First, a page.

At first the water theme was unintentional, said Marya Martin, the artistic director of the Bridgehampton Chamber Music Festival. "We had commissioned a work by Elizabeth Brown called 'Island Nocturnes,' and we already had programmed into the series, toward the end, another piece we had previously commissioned from Kevin Puts called 'Seven SeaScapes.'"
Then there is the BCMF concert at the Parrish on August 14, in conjunction with Clifford Ross's huge hurricane wave-inspired works, which will feature maritime-inspired music. "And we've always had some sort of beach scene on the front of our programs," Martin said. "It makes sense, since we are in an oceanfront community."
So there it is: this year, the official theme of BCMF – which kicks off its 34th season at the Bridgehampton Presbyterian Church on Sunday with a special program narrated by Alan Alda – is water.
Even the free Italian Baroque concert on August 2, held on the grounds of the church, will feature Vivaldi's lively "La tempesta di mare" -- the sea storm.
But it's not all water. The first offering, "Brahms and the Schumanns: Love, Genius, Madness" concentrates on the music and private lives of this famed musical "thrupple" (a couple, plus one). And on August 18, BCMF will host gypsy-jazz guitarist Stephane Wrembel in the Channing Daughters Winery sculpture garden for "Bach and Django" -- a program of music by J. S. Bach and Django Reinhardt -- and wine and hors d'oeuvres.
In addition to serving up familiar musical pieces, Martin said it is part of the mission of BCMF to support the new along with honoring the old. "We've commissioned works from young American composers quite a lot. It's different in Europe – you hear classical music more, in the stores or restaurants. Here, it's mainly pop. So because it's not part of the culture here to the same extent that it is elsewhere, rising American classical composers are not necessarily offered the same support here that they would receive in other countries."
BCMF has commissioned works from composers Bruce Adolphe, Kenji Bunch, Bruce MacCombie, Mark O'Connor, Howard Shore, and Pulitzer Prize-winners Paul Moravec, Kevin Puts, and Ned Rorem, and features contemporary works in its programs each season.
"What better way to recognize the deep connection between the festival and the beach than by building a season where water and sea are always close at hand?" Martin said. "Composers for centuries have been influenced by the elements, and water in particular. We're thrilled to flood our programs with flowing melodies and turbulent rhythms," she continued.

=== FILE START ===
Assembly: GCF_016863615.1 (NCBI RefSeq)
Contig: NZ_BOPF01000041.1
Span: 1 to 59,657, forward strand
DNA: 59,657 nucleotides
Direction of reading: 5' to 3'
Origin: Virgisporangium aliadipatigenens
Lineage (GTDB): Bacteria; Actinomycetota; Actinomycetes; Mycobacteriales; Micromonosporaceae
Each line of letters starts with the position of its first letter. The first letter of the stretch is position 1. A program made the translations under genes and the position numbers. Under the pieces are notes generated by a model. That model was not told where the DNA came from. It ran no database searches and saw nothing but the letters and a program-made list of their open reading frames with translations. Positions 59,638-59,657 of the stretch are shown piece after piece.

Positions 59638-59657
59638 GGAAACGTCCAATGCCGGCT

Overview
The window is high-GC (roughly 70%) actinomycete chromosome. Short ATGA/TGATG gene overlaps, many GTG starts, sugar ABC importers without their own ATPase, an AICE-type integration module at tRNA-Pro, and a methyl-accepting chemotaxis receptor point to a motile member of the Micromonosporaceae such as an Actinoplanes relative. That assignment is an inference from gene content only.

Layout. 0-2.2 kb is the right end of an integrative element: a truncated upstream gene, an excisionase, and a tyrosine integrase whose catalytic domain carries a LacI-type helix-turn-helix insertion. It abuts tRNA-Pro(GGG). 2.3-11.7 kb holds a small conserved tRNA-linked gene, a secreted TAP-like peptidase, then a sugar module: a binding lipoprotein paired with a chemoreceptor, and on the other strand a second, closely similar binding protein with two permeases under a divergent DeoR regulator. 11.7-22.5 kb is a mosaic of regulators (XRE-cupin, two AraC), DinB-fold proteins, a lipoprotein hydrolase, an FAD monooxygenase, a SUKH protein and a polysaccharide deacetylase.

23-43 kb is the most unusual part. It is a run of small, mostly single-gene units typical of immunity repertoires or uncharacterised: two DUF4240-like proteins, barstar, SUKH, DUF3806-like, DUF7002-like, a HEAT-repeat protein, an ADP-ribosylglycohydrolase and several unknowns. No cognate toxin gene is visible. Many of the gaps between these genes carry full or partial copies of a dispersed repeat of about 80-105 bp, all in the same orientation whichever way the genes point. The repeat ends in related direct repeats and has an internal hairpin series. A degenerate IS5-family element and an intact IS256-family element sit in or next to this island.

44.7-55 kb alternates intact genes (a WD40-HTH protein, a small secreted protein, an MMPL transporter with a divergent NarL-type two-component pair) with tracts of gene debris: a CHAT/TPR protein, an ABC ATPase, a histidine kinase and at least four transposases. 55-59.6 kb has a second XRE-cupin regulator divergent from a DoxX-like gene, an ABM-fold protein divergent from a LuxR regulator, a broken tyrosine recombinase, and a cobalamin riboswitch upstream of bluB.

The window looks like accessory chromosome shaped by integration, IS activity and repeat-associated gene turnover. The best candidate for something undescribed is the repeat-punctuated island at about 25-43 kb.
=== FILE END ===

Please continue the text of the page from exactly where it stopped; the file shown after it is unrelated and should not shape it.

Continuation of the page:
The festival's roster of artists includes flutist and BCMF founder Martin; violinist Ani Kavafian, who played in the festival's first year; New York Philharmonic concertmaster Frank Huang and principal Viola Cynthia Phelps; longtime festival artists Stewart Rose, horn, and Long Island native Kenneth Weiss, harpsichord; and newcomers such as Metropolitan Opera concertmaster Nikki Chooi, and the young bassist Xavier Foley.
BCMF has developed a loyal core audience among local residents and summer visitors, who have had a wide range of music introduced to them over more than three decades of summer concerts and, since 2015, a BCMF spring mini-series. The festival is still based in the graceful 1842 church —which boasts admirable acoustics — and has gradually expanded to include its other special event venues.
Martin is thrilled that Alda is narrating the season premiere, with two shows on Sunday and Monday. "It's such a treat to have him there," she said. "He is such a great communicator and the audiences really enjoy his involvement. It adds another level to the music."
With 13 concerts in only five weeks, the New Zealand-born Martin barely has time to enjoy everything that the East End has to offer. "But sometimes Ken [Davidson, her husband] and I can get down to the beach at around 6 in the evening, with a bottle of wine," she said, then quickly added, "Not on concert days, of course!" But the ocean is where, Martin admits, "I can take all of my stress and any problems, and just drop them there."
Tickets may be purchased on the festival's website, www.bcmf.org, or by calling 631-537-6368. A full schedule of events, including the BCMF's annual benefit, can be found there as well.